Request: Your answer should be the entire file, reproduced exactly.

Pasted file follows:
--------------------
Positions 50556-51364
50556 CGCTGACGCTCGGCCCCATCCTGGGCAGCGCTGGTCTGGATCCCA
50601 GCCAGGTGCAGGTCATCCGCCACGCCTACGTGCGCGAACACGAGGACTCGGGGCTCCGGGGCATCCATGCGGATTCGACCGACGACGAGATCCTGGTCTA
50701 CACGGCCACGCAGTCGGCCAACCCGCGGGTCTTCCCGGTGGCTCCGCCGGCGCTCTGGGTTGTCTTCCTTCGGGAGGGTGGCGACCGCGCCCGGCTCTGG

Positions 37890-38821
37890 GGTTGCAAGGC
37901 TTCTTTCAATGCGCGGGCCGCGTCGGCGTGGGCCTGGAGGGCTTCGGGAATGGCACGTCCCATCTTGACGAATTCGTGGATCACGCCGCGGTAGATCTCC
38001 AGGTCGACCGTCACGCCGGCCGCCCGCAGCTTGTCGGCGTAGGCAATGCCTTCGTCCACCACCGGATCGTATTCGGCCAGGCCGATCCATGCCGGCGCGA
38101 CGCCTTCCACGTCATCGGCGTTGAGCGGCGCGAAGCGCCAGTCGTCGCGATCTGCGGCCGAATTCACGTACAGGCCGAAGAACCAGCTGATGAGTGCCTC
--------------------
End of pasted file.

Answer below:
Positions 50556-51364
50556 CGCTGACGCTCGGCCCCATCCTGGGCAGCGCTGGTCTGGATCCCA
50601 GCCAGGTGCAGGTCATCCGCCACGCCTACGTGCGCGAACACGAGGACTCGGGGCTCCGGGGCATCCATGCGGATTCGACCGACGACGAGATCCTGGTCTA
50701 CACGGCCACGCAGTCGGCCAACCCGCGGGTCTTCCCGGTGGCTCCGCCGGCGCTCTGGGTTGTCTTCCTTCGGGAGGGTGGCGACCGCGCCCGGCTCTGG

Positions 37890-38821
37890 GGTTGCAAGGC
37901 TTCTTTCAATGCGCGGGCCGCGTCGGCGTGGGCCTGGAGGGCTTCGGGAATGGCACGTCCCATCTTGACGAATTCGTGGATCACGCCGCGGTAGATCTCC
38001 AGGTCGACCGTCACGCCGGCCGCCCGCAGCTTGTCGGCGTAGGCAATGCCTTCGTCCACCACCGGATCGTATTCGGCCAGGCCGATCCATGCCGGCGCGA
38101 CGCCTTCCACGTCATCGGCGTTGAGCGGCGCGAAGCGCCAGTCGTCGCGATCTGCGGCCGAATTCACGTACAGGCCGAAGAACCAGCTGATGAGTGCCTC